That was a role that men were most familiar with when it was the norm that they be the sole providers for their families. But even now, when the recession forced wives to work more hours, turned more of them into sole wage-earners, and upped their total contribution to household incomes to 45 percent—the highest of the decade—gender stereotypes threaten to fray their recession-strained marital unions.

Men tend to put a lot of stock in status and earning power while women's emphasis often can lie in domestic power surrounding child rearing and household tasks. If couples aren't careful, these dynamics can tear at a marital fabric already frayed by economic uncertainty over job loss and continued unemployment. But when couples go with the flow, muddying traditional gender roles can have a positive effect for couples, says Lynn Prince Cooke, a British sociologist who found that US couples who share breadwinning and domestic duties fare better over time.

Stephanie Coontz, professor of marriage studies at Evergreen State College, agrees. "If couples can nurture this flexibility, minimize lingering ideas that a man's masculinity depends on his paycheck and take the opportunity to rethink the escalating consumerism and workaholism of the past 30 years, couples may be able to build new family priorities that can strengthen their marriages in the long run," says Coontz in the New York Times.

Harper says she and her husband have retrenched—together. "We are individually and cooperatively trying our best to make this work, and trying to get out of this situation."

Stacey Jones serves on the Center for Women at Emory (CWE) Editorial Board and is the immediate past chair of the CWE Advisory Council.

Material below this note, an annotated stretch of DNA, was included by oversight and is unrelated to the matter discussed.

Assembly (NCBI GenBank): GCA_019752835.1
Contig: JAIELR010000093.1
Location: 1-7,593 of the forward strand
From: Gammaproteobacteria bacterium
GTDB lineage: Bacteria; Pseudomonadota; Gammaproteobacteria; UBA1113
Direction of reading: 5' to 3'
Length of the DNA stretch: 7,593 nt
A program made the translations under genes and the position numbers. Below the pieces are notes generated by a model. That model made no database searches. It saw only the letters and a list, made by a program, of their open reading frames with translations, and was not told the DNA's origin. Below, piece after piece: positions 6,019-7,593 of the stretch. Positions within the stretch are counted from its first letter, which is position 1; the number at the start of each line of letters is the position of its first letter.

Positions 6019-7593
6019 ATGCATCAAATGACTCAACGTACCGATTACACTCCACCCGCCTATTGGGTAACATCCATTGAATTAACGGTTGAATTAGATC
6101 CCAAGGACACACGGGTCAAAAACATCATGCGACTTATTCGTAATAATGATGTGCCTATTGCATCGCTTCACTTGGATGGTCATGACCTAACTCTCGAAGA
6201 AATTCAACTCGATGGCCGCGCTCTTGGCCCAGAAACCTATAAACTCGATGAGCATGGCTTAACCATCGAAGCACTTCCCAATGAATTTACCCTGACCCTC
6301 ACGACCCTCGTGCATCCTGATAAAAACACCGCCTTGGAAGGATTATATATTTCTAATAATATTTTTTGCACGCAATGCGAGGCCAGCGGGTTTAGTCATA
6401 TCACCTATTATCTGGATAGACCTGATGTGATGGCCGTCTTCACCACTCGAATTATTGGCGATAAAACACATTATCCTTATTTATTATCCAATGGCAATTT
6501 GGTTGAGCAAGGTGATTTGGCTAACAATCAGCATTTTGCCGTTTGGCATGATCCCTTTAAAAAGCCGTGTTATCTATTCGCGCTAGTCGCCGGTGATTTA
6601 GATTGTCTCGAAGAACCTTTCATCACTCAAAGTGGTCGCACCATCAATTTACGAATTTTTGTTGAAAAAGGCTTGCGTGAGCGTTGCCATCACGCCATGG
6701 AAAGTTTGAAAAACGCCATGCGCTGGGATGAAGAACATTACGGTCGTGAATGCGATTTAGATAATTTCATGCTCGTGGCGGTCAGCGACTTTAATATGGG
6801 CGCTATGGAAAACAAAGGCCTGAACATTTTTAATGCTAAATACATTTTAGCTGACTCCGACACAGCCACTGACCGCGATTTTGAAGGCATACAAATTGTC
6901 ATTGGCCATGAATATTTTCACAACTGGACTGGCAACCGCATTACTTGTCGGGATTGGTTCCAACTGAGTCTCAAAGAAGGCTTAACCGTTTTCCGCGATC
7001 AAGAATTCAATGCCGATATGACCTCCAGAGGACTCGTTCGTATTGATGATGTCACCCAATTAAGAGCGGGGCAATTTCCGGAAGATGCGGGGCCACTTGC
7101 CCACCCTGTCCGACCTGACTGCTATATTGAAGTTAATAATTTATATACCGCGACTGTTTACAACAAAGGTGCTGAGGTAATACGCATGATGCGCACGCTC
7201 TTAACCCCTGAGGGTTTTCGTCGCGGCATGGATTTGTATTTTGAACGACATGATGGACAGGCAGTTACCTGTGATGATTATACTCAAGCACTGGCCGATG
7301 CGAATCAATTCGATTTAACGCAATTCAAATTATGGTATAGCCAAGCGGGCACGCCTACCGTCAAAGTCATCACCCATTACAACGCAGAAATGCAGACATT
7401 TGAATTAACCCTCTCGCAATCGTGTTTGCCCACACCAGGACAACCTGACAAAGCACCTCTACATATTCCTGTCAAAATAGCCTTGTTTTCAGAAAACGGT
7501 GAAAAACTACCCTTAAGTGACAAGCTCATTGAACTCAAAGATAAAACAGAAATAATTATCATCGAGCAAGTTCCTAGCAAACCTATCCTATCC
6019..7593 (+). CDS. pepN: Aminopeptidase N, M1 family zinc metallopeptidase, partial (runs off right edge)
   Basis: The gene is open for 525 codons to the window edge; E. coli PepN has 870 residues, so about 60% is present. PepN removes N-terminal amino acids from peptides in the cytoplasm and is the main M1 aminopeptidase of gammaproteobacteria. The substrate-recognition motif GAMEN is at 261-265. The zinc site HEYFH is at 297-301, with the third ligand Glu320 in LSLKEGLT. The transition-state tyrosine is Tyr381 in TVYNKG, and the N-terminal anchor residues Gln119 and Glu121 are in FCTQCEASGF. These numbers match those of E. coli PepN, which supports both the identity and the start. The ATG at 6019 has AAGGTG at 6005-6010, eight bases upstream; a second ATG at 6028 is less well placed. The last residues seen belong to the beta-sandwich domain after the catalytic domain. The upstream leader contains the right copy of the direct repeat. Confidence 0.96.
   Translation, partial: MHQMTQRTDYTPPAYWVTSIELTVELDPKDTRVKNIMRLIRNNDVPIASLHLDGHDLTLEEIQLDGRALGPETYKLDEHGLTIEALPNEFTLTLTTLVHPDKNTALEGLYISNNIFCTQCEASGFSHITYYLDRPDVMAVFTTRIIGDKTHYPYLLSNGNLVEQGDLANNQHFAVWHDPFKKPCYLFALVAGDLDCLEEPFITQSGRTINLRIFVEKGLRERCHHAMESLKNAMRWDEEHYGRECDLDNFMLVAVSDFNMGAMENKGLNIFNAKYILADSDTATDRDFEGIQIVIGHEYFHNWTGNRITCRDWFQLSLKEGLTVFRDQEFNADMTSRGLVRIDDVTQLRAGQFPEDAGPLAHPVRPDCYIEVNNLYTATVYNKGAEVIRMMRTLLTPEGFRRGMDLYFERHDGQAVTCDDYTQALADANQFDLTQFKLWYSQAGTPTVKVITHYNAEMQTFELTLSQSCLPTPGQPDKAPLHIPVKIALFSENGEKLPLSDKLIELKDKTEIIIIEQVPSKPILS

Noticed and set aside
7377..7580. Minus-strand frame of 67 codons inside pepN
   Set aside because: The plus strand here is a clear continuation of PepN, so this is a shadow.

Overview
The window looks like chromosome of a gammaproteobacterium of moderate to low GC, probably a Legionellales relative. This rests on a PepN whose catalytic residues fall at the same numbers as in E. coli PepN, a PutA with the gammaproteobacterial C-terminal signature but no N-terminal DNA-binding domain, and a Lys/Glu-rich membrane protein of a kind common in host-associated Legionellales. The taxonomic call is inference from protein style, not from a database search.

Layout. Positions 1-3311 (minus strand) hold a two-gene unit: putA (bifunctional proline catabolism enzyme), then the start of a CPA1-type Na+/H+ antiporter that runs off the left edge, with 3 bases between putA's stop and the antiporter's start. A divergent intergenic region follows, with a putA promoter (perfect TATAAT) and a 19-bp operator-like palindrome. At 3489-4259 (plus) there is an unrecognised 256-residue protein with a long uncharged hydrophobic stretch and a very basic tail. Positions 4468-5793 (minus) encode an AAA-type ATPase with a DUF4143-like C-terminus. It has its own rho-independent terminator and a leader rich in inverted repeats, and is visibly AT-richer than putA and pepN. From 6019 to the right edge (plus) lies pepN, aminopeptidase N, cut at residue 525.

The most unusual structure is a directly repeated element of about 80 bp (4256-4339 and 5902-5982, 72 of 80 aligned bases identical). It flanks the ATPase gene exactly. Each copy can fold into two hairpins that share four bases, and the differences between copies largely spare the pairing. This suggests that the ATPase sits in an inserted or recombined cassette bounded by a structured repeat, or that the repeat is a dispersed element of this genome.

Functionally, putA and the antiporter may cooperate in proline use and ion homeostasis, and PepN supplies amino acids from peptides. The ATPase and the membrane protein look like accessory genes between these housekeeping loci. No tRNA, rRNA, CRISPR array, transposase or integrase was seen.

What about Same-Sex Couples?

Many married and unmarried same-sex couples are weathering the economic downturn pretty much like their opposite-sex counterparts. However, losing a job and its attendant health care benefits can be a double whammy for gay couples. This is because heterosexual married couples who lose health care benefits through work can be jointly covered under COBRA, the 1986 legislative act that continues employer-based group health insurance coverage that otherwise would be terminated in the event of job loss. Even former spouses are covered.

Gay men and women who are eligible for domestic partnership benefits through their partner's employer are not covered under COBRA, even if they are married, because the federal government does not recognize same-sex marriage.

This also means that the job-seeking partner may need to limit her- or himself to employers offering domestic partnership benefits, especially if the other half of the couple has a preexisting condition or has a job with no health care benefits. It's a rough trade-off in a volatile employment market where job offers are few.

Though they may be an equitable solution in the workplace, domestic partnership benefits cannot take the place of true legal recognition of same-sex marriage, said Beth Littrell, an attorney for Lambda Legal, a gay civil rights organization. "When equality is achieved through this piecemeal basis, it's not true equality," she told the Orlando Sentinel. "You see the holes, you see the gaps, you see the unequal treatment of couples."